Sunset Cliffs Open Ceiling Sea Cave in San Diego

The open ceiling sea cave in the Sunset Cliffs area of San Diego is one of those places that’s hard to believe is in California. This massive sea cave is a fantastic spot for photos, and due to the difficulty of access (only during a negative tide), it stays relatively secluded. If you want to go, here is all the information. Note that it is dangerous to attempt when it is not a negative low tide.


  • .1 mile
  • Slippery rocks, be prepared to get wet up to the knee to cross one section
  • Tide chart here
  • Location: Near Luscombs Point in the Sunset Cliffs
  • This post is from my visit in 2018

Getting There

I would recommend just putting Luscombs Point into your GPS and driving to that area of the Sunset Cliffs. There is street parking here if you are lucky, and you will see the large gate that blocks you from getting close to the top of the cave.

The Trail

To get to the sea cave, you will need to walk to the end of Luscomb’s Point, where the surfers go down and scramble the roughly hewn steps down to the water.

From here, you can walk along the rocks for about 100 yards before you have to get your feet wet to proceed on.

When I went at a negative 1.8 foot tide, it was less than knee deep, but at other times it would be a lot more.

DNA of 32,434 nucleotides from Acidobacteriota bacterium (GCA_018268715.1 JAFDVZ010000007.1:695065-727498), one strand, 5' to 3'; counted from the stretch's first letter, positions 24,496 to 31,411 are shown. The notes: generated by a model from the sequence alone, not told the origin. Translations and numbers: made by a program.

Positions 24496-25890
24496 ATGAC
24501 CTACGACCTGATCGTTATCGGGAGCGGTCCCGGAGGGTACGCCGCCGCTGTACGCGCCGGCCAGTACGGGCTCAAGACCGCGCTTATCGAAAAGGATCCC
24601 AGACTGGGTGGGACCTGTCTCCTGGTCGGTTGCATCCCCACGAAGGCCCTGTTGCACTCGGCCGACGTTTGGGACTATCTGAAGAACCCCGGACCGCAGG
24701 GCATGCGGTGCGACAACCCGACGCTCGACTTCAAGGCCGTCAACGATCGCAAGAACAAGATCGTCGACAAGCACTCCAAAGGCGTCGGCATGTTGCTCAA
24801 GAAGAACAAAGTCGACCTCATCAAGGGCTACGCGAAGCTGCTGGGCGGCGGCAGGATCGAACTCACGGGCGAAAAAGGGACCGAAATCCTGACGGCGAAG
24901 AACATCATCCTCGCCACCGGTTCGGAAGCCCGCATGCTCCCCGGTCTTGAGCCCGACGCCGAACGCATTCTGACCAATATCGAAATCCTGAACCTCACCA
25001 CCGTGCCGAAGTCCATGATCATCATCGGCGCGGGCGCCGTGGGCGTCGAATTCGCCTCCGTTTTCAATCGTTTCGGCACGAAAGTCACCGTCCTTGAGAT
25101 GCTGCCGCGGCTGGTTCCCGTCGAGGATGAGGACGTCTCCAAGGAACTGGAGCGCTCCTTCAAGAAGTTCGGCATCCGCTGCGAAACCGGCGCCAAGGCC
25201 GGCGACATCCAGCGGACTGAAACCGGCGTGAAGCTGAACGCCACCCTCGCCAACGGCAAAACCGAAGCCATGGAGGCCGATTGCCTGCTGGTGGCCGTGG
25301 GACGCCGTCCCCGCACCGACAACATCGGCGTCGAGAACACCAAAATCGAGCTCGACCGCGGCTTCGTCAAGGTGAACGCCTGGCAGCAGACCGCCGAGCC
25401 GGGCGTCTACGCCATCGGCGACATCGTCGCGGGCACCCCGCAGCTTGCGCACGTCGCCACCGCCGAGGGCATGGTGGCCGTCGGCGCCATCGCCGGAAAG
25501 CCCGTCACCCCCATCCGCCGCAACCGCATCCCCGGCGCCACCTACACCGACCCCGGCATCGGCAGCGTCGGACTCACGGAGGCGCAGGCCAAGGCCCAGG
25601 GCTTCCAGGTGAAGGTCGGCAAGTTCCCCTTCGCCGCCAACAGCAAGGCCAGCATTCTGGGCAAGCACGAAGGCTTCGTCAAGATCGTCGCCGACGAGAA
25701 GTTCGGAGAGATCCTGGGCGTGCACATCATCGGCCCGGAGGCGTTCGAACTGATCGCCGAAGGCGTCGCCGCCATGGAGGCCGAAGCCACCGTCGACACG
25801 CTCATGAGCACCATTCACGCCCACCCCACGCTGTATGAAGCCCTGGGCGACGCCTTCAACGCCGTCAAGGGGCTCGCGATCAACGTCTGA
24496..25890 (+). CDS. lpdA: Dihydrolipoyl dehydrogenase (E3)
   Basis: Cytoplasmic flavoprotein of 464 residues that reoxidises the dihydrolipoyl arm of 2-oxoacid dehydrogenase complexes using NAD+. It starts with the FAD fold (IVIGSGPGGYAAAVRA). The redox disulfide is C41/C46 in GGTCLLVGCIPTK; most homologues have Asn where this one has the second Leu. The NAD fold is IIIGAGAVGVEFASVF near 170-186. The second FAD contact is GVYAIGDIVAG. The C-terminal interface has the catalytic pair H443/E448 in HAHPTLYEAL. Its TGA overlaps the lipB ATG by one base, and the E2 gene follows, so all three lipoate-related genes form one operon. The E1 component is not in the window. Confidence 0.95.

Once you get out of the water, you will just want to walk along the rocks to the small cove, which is probably near where you parked.

There is a way down near the cove as well, but I would not recommend you do it as it is very steep and sketchy. I have never done it and do not intend to.

From the cove, you simply walk around the next rock, and you will be at the entrance to the cave.

The cave is massive when you see it from this angle. There were a dozen or so people in it when I went, and it still felt huge.

The cave is a popular spot if the negative tides line up with sunset, and you will generally see a bunch of photographers down here.

Take as much time as you want walking around and exploring the cave. Do note the tide schedules though, so the water does not rise on you if you stay for a while.


I waited almost a year to see this spot, and I am glad that I waited for low tide. It is a fantastic place to explore with lots of great photo opportunities. Check it out the next time there is a negative tide and let me know what you think in the comments.

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